Our northeasterly route to Tampa Bay Seaport on Florida's Gulf coast took 40 hours, and we docked promptly at 8:00 a.m. Sunday morning. By a quarter-till-nine, mom and I were stationed with the other passengers on the Legend's Palisades deck. At 9:15, US Customs officers were patting us down for unclaimed fruits and vegetables. They didn't find my hand-rolled Honduran cigars, and they didn't care about mom's seven t-shirts. At 10:30 a.m. mom and I had parked my rental car at the Waffle House in east Bradenton and were enjoying cheese grits and hash browns, smothered, covered and diced. Our Caribbean vacation took eight days and set mom back roughly 4,000 dollars (airfare and alcohol not included), but it was worth every penny. We argued as parent and progeny always do, but laughed more. For eight days each of us got to reflect on our past, and to talk about our future. Conversations like these are always worth the time and price of admission. I will always make light of our creepy family vacations, but I will never take them lightly.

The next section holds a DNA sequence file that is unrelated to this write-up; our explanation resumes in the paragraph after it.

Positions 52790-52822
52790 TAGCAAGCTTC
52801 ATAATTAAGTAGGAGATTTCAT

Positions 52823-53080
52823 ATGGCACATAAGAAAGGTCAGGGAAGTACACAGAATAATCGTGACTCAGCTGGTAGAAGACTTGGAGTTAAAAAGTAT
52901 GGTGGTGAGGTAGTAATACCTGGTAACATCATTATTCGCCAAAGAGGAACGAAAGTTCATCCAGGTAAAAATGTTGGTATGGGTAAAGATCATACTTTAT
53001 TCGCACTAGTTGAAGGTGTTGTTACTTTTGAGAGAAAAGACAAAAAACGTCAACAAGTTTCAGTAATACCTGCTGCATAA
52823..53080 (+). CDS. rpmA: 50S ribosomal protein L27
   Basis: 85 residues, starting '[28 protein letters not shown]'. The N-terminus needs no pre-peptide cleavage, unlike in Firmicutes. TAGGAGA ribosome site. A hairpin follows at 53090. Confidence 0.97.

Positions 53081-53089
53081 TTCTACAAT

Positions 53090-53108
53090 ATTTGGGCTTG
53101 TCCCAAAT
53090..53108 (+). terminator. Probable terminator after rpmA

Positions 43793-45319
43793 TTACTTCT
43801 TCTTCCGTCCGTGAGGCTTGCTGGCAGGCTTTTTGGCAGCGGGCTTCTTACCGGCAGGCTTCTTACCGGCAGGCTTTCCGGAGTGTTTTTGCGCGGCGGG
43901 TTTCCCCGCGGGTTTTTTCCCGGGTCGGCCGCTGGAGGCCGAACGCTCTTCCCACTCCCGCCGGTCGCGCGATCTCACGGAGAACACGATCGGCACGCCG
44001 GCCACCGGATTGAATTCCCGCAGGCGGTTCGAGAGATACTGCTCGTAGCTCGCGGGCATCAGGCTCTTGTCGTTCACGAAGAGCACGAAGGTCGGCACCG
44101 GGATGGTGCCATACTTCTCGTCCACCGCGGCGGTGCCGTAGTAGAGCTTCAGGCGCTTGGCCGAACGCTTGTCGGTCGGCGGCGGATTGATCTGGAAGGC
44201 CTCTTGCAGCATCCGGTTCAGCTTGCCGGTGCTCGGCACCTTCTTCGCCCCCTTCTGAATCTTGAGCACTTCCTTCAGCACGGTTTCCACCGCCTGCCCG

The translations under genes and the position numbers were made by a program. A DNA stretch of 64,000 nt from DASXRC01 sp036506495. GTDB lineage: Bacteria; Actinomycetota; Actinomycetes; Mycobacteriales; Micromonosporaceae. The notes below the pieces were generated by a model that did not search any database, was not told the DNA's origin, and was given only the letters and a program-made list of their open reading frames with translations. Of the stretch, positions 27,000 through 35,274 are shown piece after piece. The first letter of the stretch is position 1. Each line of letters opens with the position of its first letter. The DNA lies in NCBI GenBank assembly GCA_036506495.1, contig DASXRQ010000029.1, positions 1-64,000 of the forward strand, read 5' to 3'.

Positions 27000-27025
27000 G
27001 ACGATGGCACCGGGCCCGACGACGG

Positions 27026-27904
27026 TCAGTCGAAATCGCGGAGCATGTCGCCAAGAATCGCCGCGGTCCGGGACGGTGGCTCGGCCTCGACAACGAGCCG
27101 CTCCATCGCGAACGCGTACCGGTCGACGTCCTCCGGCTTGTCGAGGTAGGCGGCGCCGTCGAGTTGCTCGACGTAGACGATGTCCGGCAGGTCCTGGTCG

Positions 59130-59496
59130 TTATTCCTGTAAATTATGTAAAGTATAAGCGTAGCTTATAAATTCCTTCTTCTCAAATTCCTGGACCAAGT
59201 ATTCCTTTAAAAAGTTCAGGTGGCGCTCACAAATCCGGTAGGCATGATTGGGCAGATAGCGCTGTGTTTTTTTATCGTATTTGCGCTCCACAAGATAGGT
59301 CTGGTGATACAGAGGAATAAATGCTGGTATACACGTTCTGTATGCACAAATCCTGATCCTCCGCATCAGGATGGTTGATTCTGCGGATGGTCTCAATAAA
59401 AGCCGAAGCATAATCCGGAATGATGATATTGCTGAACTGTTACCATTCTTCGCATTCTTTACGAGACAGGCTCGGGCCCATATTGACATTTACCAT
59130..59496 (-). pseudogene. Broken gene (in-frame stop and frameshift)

Thanks, mom.